Objective To describe a case of generalised bullous impetigo caused by methicillin-resistant Staphylococcus aureus (MRSA) in new born.
Observation A masculin infant was born at full term pregnancy to a healthy mother by cesarian section because of rupture of membranes and acute fetal distress. He was normal within 48 h of life and C reactive protein (CRP) was negative, so he was discharged from the hospital. He presented at the age of 3 days erythematous pultaceous lesions of the face without fever. He was hospitalised at the age of 5 days. On examination, we noted on his face, neck and back multiple shallow erosions and flaccid pus-filled bullae, varying in size.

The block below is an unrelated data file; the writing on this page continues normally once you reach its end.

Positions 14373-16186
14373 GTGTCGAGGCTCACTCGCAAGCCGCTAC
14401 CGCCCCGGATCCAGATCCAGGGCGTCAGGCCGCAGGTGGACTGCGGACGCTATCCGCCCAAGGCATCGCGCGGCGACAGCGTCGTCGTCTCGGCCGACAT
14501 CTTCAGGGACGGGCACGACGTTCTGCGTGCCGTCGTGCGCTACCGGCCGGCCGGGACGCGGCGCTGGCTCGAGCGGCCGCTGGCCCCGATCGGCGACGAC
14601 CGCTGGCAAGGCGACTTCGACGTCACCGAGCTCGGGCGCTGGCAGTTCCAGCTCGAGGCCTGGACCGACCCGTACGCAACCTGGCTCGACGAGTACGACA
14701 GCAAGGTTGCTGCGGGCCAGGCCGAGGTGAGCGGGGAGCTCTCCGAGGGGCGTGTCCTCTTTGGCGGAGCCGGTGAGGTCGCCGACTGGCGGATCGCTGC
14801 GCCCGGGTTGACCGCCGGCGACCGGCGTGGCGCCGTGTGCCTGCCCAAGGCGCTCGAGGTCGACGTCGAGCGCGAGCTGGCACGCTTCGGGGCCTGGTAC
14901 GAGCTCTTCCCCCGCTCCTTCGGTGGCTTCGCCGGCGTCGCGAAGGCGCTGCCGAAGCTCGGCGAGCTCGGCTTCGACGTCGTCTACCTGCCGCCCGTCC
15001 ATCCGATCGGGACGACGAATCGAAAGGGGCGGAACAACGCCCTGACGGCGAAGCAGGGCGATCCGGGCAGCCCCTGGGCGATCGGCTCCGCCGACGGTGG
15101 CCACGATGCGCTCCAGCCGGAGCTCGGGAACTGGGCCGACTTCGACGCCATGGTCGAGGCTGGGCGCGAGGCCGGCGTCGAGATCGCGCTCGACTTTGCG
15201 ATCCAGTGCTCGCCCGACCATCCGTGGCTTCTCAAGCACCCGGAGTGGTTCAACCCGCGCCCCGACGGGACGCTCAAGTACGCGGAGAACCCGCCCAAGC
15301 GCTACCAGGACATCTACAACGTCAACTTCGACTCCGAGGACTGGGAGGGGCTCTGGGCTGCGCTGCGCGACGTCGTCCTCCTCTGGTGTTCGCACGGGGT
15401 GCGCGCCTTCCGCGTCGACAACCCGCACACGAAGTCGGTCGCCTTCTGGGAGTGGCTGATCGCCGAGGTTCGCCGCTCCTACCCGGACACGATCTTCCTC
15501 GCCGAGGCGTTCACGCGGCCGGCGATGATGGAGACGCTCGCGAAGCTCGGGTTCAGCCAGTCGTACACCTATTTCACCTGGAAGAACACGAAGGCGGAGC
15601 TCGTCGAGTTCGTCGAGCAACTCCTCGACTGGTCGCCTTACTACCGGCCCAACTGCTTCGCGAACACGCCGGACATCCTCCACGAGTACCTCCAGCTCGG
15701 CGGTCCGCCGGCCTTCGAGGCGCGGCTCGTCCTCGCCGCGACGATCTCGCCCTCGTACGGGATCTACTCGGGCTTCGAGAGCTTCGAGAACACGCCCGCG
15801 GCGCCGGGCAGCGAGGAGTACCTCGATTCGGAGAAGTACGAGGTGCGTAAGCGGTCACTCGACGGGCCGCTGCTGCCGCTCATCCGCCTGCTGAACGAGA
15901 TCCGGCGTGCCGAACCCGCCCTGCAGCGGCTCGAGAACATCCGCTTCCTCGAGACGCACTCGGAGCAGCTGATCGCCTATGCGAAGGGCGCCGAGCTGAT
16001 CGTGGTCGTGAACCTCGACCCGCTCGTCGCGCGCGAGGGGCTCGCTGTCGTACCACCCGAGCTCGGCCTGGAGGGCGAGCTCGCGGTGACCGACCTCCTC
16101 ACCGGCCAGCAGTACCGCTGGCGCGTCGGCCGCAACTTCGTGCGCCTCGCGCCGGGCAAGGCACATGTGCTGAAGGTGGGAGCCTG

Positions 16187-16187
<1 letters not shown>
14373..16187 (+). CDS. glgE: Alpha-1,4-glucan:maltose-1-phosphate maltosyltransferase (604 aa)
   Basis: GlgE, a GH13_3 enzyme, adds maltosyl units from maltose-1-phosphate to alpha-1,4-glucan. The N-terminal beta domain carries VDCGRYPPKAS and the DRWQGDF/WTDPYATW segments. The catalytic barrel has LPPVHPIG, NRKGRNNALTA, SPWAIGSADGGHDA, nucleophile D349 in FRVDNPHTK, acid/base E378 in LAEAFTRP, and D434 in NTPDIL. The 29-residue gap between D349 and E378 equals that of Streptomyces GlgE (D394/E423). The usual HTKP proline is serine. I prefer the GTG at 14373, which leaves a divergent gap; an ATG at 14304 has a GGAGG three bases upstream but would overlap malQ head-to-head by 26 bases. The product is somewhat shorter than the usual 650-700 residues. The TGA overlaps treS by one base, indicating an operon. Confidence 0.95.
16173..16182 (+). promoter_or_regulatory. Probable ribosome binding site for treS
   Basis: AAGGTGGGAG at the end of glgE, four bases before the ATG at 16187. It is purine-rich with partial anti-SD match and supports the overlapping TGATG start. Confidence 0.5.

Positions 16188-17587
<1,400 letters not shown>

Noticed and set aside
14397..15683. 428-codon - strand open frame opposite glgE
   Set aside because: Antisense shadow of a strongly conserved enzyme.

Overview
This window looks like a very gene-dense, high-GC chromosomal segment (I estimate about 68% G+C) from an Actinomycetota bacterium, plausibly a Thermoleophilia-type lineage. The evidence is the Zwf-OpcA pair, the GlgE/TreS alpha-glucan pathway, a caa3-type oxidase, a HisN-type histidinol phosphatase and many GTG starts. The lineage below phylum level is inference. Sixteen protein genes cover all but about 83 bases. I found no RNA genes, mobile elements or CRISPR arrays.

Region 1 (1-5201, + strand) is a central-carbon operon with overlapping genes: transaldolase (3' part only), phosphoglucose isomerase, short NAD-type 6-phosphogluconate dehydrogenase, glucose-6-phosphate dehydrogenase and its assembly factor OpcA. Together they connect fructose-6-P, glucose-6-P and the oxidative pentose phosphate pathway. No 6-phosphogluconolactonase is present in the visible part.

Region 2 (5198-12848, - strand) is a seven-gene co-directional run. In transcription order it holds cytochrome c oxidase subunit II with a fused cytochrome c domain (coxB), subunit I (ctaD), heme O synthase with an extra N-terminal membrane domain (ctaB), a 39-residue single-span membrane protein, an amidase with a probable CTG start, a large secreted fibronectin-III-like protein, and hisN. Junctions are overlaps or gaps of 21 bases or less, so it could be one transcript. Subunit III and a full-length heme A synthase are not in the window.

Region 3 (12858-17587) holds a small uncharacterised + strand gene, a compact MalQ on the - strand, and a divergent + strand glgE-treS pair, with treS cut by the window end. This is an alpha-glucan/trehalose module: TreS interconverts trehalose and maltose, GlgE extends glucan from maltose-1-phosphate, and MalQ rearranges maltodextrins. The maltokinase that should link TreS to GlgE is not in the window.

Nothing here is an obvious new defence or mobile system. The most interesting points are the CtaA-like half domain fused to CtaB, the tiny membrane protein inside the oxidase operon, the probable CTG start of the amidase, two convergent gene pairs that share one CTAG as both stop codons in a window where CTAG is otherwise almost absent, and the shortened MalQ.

Investigations including complete hemogram, renal function tests and CRP had results within normal limits. A smear from a pustular lesion and blood culture were done. The infant was started on intravenous oxacillin (100 mg/kg/day) and gentamicin (5 mg/kg/day). The culture of the two samples was positive for MRSA which was resistant to kanamycin and fusidic acid. Antibiotic therapy was modified by vancomycin and pristinamycin for total treatment duration of 14 days. The outcome was favourable with rapid regression of skin lesion. Search by PCR of the mecA gene and the gene encoding Panton-Valentine Leukocidine was positive for the 2 strains of MRSA isolated from blood culture and pustule.
Conclusion Community-acquired, methicillin-resistant Staphylococcus aureus infections are increasing among children. Early diagnosis and appropriate antimicrobial therapy improve outcomes.